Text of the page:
But, there are some pitfalls to avoid. Many resellers get a suggested product description from the manufacturer; you shouldn’t use this verbatim. If you are using the manufacturer’s description for your product online, then your product won’t stand out because there will be many others who will use the same language. How do you differentiate yourself? The solution to this is to extract the keywords from that description that are relevant to your audience and then put your own take on it.

Take Newegg, a seller of computers and computer components. Here’s an example:

Computer builders have very specific demands and there are many component features they look for. Thus, the title and H1 tags are quite long, but to a computer builder, every part is relevant. If you click the specifications link, you can get detailed specifications, but note that these are well organized and uniformly formatted (i.e., not just a dump of text). If you go to other product pages the lists are formatted similarly. Also, like the T-shirt site, the most popular variations are placed in selectors rather than on separate pages.

Another thing to watch for is keyword stuffing, the practice where you just load your description with keywords. If you do this, your text won’t make sense for and it won’t be ranked well in search—and your potential customers won’t understand it. If you’re still stuffing the same keyword into a product description over and over again, that’s another no-no.

For example:

You shouldn’t have to use a particular keyword more than once or twice in the body of a product description page.

If you look for the words in the title and the H1 tags through the rest of the copy on the examples so far (excluding reviews), you can see they aren’t artificially placed. If you have to shoehorn your keyword into the copy, there’s either something wrong with your copy or your keyword.

Avoid (too much) duplication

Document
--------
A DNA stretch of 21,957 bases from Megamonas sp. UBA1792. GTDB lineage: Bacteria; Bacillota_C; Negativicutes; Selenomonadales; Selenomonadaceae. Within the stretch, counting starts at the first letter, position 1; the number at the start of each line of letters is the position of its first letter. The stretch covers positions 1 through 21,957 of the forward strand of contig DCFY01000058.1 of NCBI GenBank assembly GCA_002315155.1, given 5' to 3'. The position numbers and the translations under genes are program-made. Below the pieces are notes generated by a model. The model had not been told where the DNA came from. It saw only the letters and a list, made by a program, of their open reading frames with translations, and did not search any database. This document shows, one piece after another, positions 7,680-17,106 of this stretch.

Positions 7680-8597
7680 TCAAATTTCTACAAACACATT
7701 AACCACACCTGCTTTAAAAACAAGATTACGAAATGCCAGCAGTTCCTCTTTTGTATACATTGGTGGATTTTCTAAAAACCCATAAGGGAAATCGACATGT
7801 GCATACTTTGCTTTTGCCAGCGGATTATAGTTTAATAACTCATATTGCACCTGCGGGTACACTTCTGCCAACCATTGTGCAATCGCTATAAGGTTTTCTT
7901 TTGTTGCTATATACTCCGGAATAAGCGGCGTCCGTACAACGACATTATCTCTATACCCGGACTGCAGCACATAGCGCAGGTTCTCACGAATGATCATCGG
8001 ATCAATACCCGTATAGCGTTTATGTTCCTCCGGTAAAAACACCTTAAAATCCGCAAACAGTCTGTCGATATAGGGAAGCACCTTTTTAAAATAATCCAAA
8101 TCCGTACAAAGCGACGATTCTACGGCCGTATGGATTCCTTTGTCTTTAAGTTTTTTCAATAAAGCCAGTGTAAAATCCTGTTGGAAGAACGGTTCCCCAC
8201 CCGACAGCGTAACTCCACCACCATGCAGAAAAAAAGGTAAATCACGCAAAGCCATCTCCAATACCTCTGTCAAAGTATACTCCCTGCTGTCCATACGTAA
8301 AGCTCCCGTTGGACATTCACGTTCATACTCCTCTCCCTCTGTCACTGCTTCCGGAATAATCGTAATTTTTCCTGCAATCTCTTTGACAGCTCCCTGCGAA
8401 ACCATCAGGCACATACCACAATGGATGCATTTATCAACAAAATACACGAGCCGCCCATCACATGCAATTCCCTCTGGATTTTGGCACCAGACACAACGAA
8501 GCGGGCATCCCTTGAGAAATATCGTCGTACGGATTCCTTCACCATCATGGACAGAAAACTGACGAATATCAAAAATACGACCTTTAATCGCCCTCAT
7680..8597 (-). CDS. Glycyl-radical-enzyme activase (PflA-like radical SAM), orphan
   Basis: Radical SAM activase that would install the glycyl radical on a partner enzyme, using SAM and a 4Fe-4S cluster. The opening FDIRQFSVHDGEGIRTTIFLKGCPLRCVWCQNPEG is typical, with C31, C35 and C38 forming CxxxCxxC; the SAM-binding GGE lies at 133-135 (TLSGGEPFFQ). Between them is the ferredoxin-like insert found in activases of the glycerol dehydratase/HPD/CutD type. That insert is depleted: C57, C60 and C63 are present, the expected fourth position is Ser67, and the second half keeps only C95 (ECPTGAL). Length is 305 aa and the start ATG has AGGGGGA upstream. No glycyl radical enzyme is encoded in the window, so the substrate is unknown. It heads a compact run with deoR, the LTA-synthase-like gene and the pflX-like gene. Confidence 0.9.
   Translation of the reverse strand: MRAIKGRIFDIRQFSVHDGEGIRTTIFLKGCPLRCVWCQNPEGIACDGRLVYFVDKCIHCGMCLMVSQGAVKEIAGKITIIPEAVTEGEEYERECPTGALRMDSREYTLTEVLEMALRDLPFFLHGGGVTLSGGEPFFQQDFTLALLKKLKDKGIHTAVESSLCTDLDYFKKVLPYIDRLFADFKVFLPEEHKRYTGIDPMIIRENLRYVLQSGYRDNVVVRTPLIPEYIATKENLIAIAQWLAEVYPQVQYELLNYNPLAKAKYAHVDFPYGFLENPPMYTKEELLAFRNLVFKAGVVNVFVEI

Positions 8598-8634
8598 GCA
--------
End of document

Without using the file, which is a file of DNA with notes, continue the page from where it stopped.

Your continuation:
One of the surest ways to mess up your product descriptions is to use a lot of duplicate language on your own site or to copy descriptions from other sites.

For example, if you sell jeans and have several brands, you can easily come up with a format for the titles of the product pages, you can just use the name of the jeans, then use the category of the product and finally put your brand in the end. Be consistent across your product listings.

For example: Dark Blue Stone Washed 505™ Jeans for Men | Levi’s

One of the hardest things is to avoid duplication in product descriptions, but it’s crucial for search engine optimization success. Search engines don’t like duplicate content because it confuses them, especially when it’s on the same site.

But some people take it too far and agonize over descriptions by trying not to duplicate anything. Don’t worry. You can have the same headers and footers and be okay. You can have the same general layout (like Amazon!) Just don’t use the same text over and over for the meat and potatoes section of your copy.

Let’s say you sell sweaters in different colors. Everything is the same but the color. How would you differentiate them? First, put the color in both the title and the H1 tag so the search engine can pick it up. Then just slightly change any sentences that involve the color so they’re different.

Search engines are much easier to please than people. There are lots of tweaks you can make in ad copy to make it appealing to humans, but search engines just want clarity. If your product descriptions aren’t popping up as high as you’d like them to be, try some of these SEO changes and see how the ranking moves.

Chris Hickman is the founder and CEO at Adficient, with 14 years of experience in search marketing and conversion optimization. Since 2006, he founded GetBackonGoogle.com, helping businesses and websites suspended in Adwords to get back on Google.